The night of the second full day, once we were deep inside the empty, hard dryness of the Aral Desert, I saw something strange. We were making a stop at a tiny station in one of the most poor and desolate parts of the country we had yet passed through, and as per usual the train staff were taking on unticketed passengers for a small kickback. Usually these groups had been just like Bakha and Aziz — young men, laborers mostly, and their families. But this one was different. First of all, there were only two or three men, and multiple women with young children, which so far I had not often seen. Most startling, though, was their dress. The men had long beards, skullcaps, and the kind of tunics and billowy pants that one immediately associates with people who are deeply fundamentalist Muslims. The women were the same — they were all wearing hijabs and what we in the West diplomatically term “modest clothing”.
I had never seen this before. I knew there were mosques — more and more of them, propped up by Saudi propaganda money, all over the region — and that people were becoming more pious every year. But no one had thought the old Soviet countries would ever turn religious like this; the few books I had read, whatever I could find in English, had predicted that any revival would be moderate at best.
These migrants, who were traveling furtively and on a short leg of the route (I gathered this from eavesdropping), told me that something different was happening; I didn’t know what this strange band of devout travelers meant, but it certainly meant something. In the low light of the platzkart, well after midnight, they whispered quietly among themselves; they ascertained from somewhere who I was, where I came from; and took to making what I sensed were jokes about America. One of the women had kind eyes, and kept stealing glances at me, which I saw when I would roll over, tired of pretending to sleep, and stare out the window opposite me. Yet her gaze was one of curiosity, not compassion; I again felt strange, unwanted, and adrift. Yet being as I was a copy of a copy, this understanding made me feel only curiosity myself; I had no need to be understood. To be so foreign was something I had never experienced to this degree before, and I was desperate to push my aloneness and detachment to its absolute limits. It was thrilling beyond measure to be so bizarre to someone.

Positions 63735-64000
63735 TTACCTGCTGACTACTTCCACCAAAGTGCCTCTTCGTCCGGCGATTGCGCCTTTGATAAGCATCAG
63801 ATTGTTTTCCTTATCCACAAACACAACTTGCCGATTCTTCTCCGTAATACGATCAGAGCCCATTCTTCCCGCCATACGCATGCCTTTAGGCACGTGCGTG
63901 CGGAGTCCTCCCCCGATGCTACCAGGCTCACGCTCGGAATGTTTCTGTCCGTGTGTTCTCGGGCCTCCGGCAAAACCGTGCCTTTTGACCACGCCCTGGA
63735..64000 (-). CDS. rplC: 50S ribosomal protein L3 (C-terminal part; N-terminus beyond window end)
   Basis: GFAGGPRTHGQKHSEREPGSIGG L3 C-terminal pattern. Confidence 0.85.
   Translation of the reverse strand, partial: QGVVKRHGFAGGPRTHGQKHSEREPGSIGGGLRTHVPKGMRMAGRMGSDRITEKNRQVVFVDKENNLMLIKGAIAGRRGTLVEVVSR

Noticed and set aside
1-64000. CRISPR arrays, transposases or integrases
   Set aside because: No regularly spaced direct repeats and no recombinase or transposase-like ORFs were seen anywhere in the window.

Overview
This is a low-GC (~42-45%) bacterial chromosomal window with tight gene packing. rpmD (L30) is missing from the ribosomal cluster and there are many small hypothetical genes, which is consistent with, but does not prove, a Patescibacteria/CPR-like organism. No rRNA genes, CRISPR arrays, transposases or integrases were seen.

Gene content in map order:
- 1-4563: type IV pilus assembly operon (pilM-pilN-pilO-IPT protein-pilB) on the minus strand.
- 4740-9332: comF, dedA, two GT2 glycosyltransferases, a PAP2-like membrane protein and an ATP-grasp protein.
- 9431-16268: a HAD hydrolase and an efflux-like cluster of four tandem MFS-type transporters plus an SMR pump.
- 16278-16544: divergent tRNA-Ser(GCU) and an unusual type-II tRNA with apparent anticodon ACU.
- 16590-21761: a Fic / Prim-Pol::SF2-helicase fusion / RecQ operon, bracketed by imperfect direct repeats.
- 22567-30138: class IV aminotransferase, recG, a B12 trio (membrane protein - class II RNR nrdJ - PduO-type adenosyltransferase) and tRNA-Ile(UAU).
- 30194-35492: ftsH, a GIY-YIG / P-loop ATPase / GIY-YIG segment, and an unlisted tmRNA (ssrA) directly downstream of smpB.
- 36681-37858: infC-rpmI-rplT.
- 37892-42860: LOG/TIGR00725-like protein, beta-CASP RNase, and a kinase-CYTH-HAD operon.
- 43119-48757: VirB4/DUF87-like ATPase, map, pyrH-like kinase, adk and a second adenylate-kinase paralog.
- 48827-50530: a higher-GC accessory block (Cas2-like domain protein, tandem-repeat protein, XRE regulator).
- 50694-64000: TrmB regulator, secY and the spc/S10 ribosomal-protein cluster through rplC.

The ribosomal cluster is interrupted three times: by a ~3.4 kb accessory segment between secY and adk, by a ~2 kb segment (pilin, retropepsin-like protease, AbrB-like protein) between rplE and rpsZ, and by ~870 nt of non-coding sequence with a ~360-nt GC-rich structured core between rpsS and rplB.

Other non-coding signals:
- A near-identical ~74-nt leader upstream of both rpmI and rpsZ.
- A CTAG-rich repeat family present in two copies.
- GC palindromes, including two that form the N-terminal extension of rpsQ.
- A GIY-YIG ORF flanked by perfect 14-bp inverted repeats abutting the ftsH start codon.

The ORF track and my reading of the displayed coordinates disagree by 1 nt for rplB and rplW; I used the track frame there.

There was a baby with one of the other women. It was just waking up as the rest of us tried to go to sleep, and it toddled about on the floor, picking up spent water bottles and throwing them. It tried to dig into my things, probably searching for something hard on which to teeth. Its mother, barely awake, was doing her best to keep it occupied and quiet; but it kept cooing and crying, and at every moment I could feel myself filling with more and more hatred and anger at this tiny little person. Everyone else was keeping to themselves, why couldn’t this baby? I saw Bakha, stripped down as I was to his boxers and undershirt, continually rolling around, holding a pillow over his ears; but this was too hot, it was no use, finally he gave in to staring at the ceiling and enduring the cries of the oblivious infant. I became increasingly incensed and desperate for the suffering to end. The heat, the distance, the language barrier, hunger, border crossings, guards with machine guns, hiding my money; all of that was easy. But a baby? This was far too much to ask.
It cooed and laughed and cried and played with my things for hours. Finally, just before dawn, the train pulled into the bleakest station yet, and the strange party of Muslims gathered their belongings and slipped away. With a modicum of silence now returned, I fell into a fitful sleep and did not awaken til noon […]